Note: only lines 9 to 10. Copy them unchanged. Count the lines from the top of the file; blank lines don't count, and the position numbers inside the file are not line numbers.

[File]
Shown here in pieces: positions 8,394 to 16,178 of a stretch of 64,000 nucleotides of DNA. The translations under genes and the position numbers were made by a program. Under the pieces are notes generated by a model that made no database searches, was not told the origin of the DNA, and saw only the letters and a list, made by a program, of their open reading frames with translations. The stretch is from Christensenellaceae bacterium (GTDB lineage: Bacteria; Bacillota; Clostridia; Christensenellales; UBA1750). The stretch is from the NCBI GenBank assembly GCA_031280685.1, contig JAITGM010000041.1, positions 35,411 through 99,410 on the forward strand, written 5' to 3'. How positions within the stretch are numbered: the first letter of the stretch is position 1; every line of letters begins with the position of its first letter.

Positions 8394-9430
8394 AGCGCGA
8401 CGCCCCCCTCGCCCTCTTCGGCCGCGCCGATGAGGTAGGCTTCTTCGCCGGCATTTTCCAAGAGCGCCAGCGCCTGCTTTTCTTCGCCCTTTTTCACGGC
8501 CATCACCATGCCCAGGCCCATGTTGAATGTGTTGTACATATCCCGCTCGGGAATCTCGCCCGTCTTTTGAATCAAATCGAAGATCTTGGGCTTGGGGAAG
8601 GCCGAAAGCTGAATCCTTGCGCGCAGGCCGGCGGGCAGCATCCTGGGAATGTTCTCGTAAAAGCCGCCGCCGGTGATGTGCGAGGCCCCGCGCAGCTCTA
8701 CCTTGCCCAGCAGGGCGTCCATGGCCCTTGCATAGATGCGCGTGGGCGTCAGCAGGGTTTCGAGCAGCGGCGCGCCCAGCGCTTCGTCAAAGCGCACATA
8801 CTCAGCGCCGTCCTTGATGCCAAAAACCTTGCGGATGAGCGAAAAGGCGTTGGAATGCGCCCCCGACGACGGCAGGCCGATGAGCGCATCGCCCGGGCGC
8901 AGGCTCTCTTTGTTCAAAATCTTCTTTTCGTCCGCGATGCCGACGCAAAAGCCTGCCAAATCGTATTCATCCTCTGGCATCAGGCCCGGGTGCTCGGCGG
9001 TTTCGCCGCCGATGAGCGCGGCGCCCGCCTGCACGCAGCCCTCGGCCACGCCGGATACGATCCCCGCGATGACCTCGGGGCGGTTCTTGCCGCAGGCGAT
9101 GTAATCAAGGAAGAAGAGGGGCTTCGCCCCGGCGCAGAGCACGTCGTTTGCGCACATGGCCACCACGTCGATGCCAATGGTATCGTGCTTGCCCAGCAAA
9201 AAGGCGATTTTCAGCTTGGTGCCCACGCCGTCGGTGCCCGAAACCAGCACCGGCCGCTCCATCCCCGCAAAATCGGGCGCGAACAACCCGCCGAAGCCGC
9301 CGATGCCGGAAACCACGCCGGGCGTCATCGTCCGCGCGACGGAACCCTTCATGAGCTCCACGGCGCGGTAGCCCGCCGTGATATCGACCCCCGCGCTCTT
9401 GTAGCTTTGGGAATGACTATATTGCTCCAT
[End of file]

8901 AGGCTCTCTTTGTTCAAAATCTTCTTTTCGTCCGCGATGCCGACGCAAAAGCCTGCCAAATCGTATTCATCCTCTGGCATCAGGCCCGGGTGCTCGGCGG
9001 TTTCGCCGCCGATGAGCGCGGCGCCCGCCTGCACGCAGCCCTCGGCCACGCCGGATACGATCCCCGCGATGACCTCGGGGCGGTTCTTGCCGCAGGCGAT